2012 Annual Report
September 12, 2012
Two of Connecticut's top hospitals come together and become one of the five largest hospitals in the United States.
2012 was a remarkable year for Yale-New Haven Hospital for many reasons, but one historic event stood out above all others – Yale-New Haven Hospital and the Hospital of Saint Raphael became a single hospital. It was an unprecedented integration – for the hospitals, for New Haven and for Connecticut. Yale-New Haven Hospital is now among the five largest hospitals in the United States.
The Hospital of Saint Raphael (HSR) had been struggling financially for several years. Founded in 1907 by Sisters of Charity of St. Elizabeth, HSR was New Haven's third largest employer, with more than 3,500 employees. But HSR had lost money for at least five consecutive years – including $17.4 million in 2009. Employee pensions were at risk, patient volume was down and the facility needed upgrades.
Across town, Yale-New Haven Hospital was struggling with its need for growth and the roughly $650 million in costs associated with a new inpatient tower was daunting. Fortunately, as New Haven's second largest employer with 9,000 employees and 1,008 patients beds, YNHH had posted operating gains for the past three decades. Volume was through the roof. In fact, YNHH has been experiencing a bed shortage despite the fact that volume at most Connecticut hospitals has been flat or declining over the past several years.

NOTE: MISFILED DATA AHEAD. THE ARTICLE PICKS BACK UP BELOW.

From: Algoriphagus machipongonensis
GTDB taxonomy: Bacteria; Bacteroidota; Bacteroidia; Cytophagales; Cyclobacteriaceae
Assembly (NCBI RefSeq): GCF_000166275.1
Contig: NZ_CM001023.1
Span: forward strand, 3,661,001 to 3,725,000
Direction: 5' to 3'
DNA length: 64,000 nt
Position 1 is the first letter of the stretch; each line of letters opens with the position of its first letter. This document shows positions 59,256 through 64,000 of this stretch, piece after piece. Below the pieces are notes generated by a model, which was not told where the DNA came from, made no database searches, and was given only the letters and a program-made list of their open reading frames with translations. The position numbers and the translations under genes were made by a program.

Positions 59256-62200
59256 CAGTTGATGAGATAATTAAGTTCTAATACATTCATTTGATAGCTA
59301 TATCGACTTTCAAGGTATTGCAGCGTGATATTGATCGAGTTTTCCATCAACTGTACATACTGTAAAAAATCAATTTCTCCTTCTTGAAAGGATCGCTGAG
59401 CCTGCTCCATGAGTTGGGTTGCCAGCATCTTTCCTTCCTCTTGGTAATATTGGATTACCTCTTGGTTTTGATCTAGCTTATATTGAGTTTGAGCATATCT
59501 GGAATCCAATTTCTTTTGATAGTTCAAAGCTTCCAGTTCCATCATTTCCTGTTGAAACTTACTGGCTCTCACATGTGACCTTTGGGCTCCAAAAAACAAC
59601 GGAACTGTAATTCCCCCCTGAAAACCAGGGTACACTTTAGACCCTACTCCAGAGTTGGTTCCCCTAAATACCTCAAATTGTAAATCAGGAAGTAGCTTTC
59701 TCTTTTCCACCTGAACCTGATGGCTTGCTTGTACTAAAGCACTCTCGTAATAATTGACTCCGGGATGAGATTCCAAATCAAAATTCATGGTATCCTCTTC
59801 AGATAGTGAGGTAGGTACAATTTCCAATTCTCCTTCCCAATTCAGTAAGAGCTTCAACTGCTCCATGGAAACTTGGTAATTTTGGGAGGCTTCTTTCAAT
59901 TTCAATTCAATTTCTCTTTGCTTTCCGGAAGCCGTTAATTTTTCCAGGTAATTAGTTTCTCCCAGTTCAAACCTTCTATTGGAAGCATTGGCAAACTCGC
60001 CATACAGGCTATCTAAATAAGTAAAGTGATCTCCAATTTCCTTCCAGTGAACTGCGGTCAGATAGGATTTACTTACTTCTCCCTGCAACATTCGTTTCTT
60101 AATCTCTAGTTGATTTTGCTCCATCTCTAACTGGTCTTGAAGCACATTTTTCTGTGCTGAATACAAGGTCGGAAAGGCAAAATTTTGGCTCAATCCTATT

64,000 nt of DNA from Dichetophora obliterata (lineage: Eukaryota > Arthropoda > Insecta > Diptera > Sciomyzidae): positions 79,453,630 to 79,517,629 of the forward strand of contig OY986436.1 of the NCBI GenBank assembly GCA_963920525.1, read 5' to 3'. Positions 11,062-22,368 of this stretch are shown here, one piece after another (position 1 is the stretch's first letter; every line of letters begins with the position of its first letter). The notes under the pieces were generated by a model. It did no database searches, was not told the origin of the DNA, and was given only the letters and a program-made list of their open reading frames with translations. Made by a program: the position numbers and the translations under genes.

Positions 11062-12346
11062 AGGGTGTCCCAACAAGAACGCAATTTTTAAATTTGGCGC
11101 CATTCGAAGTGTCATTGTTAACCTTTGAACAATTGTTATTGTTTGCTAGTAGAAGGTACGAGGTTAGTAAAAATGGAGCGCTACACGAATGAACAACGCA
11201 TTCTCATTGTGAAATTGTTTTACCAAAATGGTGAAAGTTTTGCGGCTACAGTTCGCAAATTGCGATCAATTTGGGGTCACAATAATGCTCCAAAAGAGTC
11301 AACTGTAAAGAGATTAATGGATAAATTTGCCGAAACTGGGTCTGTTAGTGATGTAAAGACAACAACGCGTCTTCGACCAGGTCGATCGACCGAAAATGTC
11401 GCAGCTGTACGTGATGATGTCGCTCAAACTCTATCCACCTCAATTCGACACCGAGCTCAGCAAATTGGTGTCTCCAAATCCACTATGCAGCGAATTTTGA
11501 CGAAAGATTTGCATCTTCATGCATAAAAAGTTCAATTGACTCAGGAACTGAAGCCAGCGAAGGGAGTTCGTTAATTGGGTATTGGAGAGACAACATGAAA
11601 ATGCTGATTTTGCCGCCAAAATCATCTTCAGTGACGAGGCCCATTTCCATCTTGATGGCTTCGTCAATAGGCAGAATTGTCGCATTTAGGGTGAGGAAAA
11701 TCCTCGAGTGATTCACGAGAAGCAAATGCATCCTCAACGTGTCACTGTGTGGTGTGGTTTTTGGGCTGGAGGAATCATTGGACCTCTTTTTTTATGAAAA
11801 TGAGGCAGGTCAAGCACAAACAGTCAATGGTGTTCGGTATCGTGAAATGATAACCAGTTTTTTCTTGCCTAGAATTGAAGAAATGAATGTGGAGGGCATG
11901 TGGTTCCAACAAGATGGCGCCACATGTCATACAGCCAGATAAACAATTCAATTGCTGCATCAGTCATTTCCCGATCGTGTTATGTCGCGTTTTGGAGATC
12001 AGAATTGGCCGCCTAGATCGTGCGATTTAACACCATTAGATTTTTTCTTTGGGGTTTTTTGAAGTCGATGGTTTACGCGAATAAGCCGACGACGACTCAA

Three years ago, the Hospital of Saint Raphael began a national search for an affiliation partner. Ironically, the search ended just a few blocks away, when HSR approached Yale-New Haven Hospital in 2010 to see if a relationship might be possible. YNHH, on the verge of considering construction of a new inpatient building, was very interested.
An acquisition would be mutually beneficial and be a local solution to a local need, as well as strengthen Yale-New Haven Hospital as a national figure. Both hospitals had long histories of serving the greater New Haven community. They shared similar missions and values.
The integration of the two hospitals benefits patients in the greater New Haven area and throughout the state by improving:
As cities go, New Haven is a relatively small one, and with the integration of Yale-New Haven and Saint Raphael's, there has already been progress in balancing the services, the technology and the beds so that the most appropriate placement and care is available to each patient.
As one unified hospital, Yale-New Haven has already begun to enhance access to high quality health care. Within days of the closing, major renovations to patient care units began on the Saint Raphael Campus and by the end of January 2013, more than 50 new beds were opened to handle increased volume.
Over the next several months, attention will turn to the clinical unification – which services should be available at both campuses and which should be located at York Street or Chapel Street. Both hospitals will continue to maintain emergency departments, general medical, surgical and obstetric services, but this is a time to avoid duplication of services and technology at two campuses less than five blocks away from one another.